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The Envelope System Method of Budgeting

Whether you’re saving for a trip or just getting your bank account in order, budgeting is an important part of good financial hygiene. One of the most popular budgeting methods is the envelope system. However, despite being around for a long time, some people still understand how it works.

The envelope budget system is a simple yet effective way of saving money and budgeting expenses. Keep reading to find out if this is the right method for you:

 

What is the Envelope System?

The envelope method of budgeting divides your income into different spending categories by physically portioning it out. These portions are usually tucked away in envelopes, earning the method its name. “Enveloping” can also be done digitally through spreadsheets, budgeting apps, and other personal finance software.

The concept is simple: Divide your money into budget categories such as groceries, bills, and so on, place the amount of cash needed for each category into an envelope, and put it away. One must only spend what’s available in that envelope for that category’s bills or purchases.

If you’re constantly going overboard on the money you budget for specific categories, this system is a great way to keep track of how much you are using and what you have left. For example, if you’re going into your envelope for yet another take-out meal and find it empty, you’ll have no choice but to cook at home or look for other meal options.

 

How the Envelope System Works

The cash envelope system is as straightforward as they come. Here’s a step-by-step guide on how it works.

 

1. Select Your Spending Categories

The first thing to do is to set out your spending categories. Start by listing your basic expenses. Then, add on other items as needed. Think about everything you spend money on and add it to the relevant budget category if it’s not a category in itself. Make as many categories as you see fit. Keep in mind, though, the more categories you have, the more likely the envelope system will feel overwhelming.

An example list of categories could be:

  • Groceries
  • Transportation/Gas
  • Mortgage/Rent
  • Utilities
  • Hair/Beauty
  • Clothing
  • Eating out
  • Pet Supplies
  • Savings

 

2. Set Spending Limits

Once you have your categories set, determine how much money goes into each. This will be your limit for the month. Be careful that the total amount does not exceed your monthly income, and remember to leave something for irregular or unexpected expenses.

If you are paid weekly or bi-monthly, divide the total amount for each category by the number of pay intervals you have each month.

 

3. Label Your Envelopes

Now that you have your categories and budgets outlined, you can label your envelopes. Write the name of each category on the envelopes. Some people like to include the monthly amount on the envelope, while others prefer to only include the category name—the choice is yours! However, knowing just how much you put inside can be a good reminder of how much you’re working with in each category.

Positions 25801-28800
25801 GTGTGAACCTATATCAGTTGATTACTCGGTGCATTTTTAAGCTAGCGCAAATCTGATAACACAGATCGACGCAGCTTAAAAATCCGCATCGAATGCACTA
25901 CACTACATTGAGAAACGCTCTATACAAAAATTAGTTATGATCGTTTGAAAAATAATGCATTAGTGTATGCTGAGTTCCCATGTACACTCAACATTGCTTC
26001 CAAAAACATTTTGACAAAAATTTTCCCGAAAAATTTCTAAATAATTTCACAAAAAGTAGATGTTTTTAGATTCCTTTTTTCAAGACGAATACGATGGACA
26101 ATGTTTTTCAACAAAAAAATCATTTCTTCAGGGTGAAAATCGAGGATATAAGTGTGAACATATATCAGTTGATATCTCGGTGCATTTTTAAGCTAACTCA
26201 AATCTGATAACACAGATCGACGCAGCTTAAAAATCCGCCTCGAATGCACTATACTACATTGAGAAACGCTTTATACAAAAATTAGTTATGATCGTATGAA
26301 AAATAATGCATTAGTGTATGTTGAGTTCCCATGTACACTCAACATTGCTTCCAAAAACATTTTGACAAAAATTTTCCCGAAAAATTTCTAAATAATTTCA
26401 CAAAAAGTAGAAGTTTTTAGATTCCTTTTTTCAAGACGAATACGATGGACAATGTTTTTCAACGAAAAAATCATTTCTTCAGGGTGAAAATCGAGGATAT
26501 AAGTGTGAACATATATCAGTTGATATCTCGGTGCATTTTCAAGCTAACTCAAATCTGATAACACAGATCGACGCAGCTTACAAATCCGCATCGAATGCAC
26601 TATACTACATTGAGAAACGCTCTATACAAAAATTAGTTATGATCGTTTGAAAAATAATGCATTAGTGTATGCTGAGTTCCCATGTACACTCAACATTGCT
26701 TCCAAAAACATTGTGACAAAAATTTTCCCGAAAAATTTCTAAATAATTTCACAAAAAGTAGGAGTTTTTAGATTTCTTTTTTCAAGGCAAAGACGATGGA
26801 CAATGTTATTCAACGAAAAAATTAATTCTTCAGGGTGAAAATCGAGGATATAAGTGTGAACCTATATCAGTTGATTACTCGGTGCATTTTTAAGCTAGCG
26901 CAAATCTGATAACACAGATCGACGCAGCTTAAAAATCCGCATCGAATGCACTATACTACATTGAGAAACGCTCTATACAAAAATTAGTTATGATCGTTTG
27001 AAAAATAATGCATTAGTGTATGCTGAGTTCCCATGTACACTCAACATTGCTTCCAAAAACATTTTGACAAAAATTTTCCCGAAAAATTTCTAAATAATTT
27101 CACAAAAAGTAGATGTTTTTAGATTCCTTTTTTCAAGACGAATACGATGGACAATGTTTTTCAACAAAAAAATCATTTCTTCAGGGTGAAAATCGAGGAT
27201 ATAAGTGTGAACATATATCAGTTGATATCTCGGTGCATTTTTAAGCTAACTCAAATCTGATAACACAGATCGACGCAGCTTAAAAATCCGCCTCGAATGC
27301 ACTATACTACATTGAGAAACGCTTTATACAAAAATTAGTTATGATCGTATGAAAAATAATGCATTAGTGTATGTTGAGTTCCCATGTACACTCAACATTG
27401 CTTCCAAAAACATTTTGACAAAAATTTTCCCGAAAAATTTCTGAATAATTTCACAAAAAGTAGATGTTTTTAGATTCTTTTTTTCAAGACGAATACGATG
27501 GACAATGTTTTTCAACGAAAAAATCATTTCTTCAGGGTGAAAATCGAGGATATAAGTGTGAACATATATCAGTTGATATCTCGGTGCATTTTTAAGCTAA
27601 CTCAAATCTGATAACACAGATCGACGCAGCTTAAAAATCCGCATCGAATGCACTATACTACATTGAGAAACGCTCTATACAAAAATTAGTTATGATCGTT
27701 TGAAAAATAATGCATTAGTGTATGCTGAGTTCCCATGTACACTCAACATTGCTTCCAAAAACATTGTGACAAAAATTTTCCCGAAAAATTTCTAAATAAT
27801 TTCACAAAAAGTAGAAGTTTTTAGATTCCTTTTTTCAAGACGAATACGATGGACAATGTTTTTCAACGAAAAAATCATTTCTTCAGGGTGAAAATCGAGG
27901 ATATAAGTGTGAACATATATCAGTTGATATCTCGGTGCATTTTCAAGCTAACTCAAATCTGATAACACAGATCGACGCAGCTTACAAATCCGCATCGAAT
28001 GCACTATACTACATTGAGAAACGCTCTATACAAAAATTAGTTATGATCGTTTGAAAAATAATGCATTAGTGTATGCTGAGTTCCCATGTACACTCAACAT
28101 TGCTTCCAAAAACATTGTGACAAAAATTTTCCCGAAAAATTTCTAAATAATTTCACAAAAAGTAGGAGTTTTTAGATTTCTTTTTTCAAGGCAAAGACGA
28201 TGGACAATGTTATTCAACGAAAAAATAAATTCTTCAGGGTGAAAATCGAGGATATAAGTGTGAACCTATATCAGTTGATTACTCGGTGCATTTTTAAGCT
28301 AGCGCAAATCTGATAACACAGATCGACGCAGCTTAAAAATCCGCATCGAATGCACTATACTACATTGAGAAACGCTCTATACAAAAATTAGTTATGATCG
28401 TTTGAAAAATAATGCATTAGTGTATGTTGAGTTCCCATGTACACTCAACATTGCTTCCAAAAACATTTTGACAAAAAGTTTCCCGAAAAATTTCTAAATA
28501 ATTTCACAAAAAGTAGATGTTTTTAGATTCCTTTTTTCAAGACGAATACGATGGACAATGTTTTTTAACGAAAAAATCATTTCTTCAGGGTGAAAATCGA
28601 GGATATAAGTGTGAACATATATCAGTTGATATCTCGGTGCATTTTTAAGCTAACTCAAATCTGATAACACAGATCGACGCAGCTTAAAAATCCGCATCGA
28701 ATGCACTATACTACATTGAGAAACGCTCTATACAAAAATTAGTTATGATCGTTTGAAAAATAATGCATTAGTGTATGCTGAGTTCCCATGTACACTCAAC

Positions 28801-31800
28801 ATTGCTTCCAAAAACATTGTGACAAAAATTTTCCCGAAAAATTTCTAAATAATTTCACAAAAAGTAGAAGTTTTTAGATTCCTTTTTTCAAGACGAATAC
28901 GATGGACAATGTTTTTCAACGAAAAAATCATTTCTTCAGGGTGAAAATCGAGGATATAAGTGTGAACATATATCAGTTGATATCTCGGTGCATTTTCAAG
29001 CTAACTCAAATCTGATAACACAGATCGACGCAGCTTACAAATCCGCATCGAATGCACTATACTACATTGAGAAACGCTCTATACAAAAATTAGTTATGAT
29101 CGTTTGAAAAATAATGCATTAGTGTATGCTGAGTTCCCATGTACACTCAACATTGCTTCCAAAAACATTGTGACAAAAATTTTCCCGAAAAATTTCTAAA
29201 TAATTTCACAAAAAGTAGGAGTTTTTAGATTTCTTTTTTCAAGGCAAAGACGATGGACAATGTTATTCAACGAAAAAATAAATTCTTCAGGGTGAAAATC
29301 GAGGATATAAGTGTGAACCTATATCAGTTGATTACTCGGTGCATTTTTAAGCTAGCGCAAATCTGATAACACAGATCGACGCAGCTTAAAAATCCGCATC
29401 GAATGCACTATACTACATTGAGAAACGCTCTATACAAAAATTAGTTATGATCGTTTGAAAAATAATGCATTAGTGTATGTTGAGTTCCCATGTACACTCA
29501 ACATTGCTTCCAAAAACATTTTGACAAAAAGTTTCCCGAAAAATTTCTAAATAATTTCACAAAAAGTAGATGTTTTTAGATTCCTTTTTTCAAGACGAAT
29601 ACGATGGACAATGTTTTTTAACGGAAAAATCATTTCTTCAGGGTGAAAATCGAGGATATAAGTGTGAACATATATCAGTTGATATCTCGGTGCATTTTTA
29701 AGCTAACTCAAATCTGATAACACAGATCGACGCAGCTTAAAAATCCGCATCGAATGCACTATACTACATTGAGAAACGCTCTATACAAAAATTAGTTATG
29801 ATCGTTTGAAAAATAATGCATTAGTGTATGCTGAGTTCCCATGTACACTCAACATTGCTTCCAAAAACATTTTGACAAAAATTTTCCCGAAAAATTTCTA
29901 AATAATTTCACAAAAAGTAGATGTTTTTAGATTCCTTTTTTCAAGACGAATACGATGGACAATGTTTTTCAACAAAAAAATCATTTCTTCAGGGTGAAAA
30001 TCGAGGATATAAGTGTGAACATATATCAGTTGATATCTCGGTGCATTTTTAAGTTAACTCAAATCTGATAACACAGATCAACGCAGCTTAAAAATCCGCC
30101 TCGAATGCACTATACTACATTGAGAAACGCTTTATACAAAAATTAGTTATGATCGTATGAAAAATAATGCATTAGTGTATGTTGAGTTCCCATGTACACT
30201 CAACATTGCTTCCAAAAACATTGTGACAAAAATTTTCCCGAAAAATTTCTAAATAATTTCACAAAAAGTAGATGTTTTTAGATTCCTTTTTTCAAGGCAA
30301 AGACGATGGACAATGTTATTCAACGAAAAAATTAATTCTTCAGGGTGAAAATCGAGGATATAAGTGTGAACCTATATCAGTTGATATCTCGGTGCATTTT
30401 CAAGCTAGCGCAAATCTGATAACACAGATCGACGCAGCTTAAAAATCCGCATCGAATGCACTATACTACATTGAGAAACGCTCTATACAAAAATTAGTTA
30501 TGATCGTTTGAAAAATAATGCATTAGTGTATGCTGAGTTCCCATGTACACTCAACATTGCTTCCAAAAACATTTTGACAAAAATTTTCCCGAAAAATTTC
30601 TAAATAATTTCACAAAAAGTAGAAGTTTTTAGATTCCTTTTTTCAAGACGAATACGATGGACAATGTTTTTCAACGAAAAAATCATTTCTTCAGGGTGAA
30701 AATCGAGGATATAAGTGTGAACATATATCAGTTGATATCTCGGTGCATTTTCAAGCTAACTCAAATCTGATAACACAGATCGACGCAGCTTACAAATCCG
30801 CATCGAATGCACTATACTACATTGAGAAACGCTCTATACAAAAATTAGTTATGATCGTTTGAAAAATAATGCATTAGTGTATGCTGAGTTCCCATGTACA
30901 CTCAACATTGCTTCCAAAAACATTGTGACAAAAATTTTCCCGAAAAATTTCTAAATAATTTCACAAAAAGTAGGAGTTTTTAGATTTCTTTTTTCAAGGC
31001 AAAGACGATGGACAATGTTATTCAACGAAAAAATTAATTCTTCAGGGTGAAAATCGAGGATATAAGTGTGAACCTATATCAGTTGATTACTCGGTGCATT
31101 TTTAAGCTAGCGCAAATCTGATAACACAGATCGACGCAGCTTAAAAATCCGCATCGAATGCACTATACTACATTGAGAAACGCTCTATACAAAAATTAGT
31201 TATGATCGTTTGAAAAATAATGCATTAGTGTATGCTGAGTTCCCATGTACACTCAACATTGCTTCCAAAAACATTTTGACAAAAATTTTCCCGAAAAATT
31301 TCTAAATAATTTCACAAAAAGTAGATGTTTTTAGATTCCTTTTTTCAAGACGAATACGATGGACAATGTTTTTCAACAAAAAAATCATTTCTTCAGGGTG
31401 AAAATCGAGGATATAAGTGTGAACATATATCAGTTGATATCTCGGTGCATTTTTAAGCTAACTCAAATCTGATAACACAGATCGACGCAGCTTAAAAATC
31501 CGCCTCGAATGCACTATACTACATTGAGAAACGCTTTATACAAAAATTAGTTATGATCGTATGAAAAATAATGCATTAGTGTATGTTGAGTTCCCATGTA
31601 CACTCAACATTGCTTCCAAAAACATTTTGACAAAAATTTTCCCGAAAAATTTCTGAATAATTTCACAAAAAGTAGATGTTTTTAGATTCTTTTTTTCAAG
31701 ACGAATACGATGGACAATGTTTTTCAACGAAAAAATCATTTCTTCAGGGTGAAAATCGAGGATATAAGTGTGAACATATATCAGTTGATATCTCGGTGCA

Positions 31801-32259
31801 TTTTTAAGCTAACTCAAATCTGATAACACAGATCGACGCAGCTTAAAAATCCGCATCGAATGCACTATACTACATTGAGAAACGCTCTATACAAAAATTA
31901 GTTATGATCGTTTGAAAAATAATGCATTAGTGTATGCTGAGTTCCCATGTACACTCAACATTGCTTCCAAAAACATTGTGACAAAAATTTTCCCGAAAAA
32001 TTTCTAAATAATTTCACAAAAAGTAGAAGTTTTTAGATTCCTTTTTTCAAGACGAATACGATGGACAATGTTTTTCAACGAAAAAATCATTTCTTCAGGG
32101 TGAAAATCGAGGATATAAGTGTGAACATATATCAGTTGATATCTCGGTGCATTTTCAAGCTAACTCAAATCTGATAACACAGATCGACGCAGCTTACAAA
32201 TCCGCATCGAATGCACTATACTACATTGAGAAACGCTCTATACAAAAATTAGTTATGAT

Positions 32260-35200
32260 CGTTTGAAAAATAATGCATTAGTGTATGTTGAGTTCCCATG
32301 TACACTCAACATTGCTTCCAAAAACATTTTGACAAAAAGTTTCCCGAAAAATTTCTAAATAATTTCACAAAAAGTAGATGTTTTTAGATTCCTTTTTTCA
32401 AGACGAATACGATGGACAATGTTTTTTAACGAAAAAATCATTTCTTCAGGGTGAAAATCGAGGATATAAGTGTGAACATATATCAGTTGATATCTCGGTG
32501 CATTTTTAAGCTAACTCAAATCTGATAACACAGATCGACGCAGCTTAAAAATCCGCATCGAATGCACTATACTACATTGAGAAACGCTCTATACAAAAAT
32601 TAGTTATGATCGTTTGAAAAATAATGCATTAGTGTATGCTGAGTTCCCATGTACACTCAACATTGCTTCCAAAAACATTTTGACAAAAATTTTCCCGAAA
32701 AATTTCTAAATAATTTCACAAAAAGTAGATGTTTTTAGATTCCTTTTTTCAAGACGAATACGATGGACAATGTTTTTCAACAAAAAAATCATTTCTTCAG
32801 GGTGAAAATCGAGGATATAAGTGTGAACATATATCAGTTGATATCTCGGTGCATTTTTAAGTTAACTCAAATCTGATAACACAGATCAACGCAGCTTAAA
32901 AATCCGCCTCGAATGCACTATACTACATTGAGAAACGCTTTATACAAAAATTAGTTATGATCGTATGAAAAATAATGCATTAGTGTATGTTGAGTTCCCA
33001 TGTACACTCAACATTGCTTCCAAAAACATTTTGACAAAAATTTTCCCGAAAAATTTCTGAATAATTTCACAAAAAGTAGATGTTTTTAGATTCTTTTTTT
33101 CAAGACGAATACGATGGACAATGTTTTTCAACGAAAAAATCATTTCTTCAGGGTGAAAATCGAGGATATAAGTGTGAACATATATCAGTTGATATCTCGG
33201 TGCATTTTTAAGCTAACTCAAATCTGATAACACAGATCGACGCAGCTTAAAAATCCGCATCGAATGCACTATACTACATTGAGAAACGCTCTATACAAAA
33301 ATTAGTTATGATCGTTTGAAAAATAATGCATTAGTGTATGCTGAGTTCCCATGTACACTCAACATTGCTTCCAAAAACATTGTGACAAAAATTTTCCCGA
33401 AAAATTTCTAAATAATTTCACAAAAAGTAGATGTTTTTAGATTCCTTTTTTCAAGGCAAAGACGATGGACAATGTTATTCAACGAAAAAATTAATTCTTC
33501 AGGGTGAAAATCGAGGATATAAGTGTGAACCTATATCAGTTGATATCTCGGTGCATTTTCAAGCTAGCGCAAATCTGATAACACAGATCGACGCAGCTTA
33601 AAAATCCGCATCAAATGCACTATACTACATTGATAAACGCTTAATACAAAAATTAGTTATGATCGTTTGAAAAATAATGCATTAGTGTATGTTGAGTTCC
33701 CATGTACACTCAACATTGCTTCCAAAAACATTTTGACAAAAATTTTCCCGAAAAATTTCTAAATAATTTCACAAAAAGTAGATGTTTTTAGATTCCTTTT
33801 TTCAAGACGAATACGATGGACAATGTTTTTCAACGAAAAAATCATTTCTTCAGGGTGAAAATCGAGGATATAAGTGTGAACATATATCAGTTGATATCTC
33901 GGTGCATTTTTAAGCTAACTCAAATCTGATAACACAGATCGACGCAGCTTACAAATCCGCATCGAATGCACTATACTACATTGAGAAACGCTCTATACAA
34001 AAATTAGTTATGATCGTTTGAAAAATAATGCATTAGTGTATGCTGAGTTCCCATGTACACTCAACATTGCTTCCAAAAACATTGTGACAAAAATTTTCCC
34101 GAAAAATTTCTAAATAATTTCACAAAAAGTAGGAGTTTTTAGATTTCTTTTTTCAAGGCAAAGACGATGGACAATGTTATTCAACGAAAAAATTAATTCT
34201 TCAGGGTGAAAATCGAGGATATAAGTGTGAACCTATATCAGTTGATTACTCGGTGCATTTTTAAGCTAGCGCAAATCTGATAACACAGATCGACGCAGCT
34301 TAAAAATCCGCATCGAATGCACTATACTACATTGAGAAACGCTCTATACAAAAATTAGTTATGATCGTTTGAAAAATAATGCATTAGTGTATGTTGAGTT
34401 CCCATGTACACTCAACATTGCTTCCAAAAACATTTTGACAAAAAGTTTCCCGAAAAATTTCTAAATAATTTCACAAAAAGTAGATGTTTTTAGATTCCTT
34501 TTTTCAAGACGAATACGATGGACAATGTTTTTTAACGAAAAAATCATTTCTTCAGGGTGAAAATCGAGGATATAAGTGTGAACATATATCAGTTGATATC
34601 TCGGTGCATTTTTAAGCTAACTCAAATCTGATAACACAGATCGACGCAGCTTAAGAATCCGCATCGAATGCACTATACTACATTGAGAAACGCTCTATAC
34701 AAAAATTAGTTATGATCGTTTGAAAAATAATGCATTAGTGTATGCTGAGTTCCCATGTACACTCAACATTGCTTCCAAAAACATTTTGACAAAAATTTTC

4. Fill the Envelopes

Assuming you have already cashed out your paycheck, separate your funds by putting the allocated amount for each category into its respective envelope.

 

5. Spend Only What is in the Envelope

The most important part of the money envelope system is that you adhere to your limits. So if you put a specific amount of money in envelope category X, that is all you can spend that month. Do not pull cash from another envelope as that can throw your financial planning off course.

 

Advantages of The Envelope System

It’s easy to see why the envelope method is a popular system:

 

  • Physically dividing up your money keeps you on track with your spending and lets you know how much you have available to spend.
  • It makes it harder to overspend, which is great for avoiding debt and overdraft fees.
  • Knowing how much you have to spend in a particular category enforces discipline. You can’t make an impulse purchase when the envelope is empty.
  • The envelope system holds you accountable to your budget.
  • It makes you more aware of your spending and how the little things can add up: the cash is visible, touchable, and instantly parts with you.

 

The Envelope System Disadvantages

In spite of all this, the system does have its disadvantages:

  • Carrying large sums of cash and storing it at home puts you at risk of loss or theft.
  • It can be inconvenient to make constant trips to the bank or ATM.
  • Savings are more likely to be drawn from when they are available.
  • The envelope method forces one to forfeit interest, rewards and offers that credit cards can offer.

 

Is the Envelope System Best for You?

The strength of envelope budgeting is that it forces you to set goals and stay in touch with how much you spend and save. If you are a person who looks at your bank account balance and wonders, “Where did my money go?!” then this system is definitely for you.

It also curbs impulsive spending because once the envelope is empty, you can’t spend from that category until the next paycheck. This means, no, you can’t have that cute pair of shoes or afford that extravagant outing with friends. If you usually let your heart make money decisions instead of your brain, implementing envelope budgeting is a viable financial solution.

 

Get Help Budgeting With CreditAssociates

When you get accustomed to the envelope method, putting money aside and sticking to it becomes easier. However, budgeting when you’re struggling to make credit card payments can be hard. If debt is getting in the way of your ability to budget, CreditAssociates’ debt relief program might just be for you. Contact us today to learn more about how we can help you take control of your finances.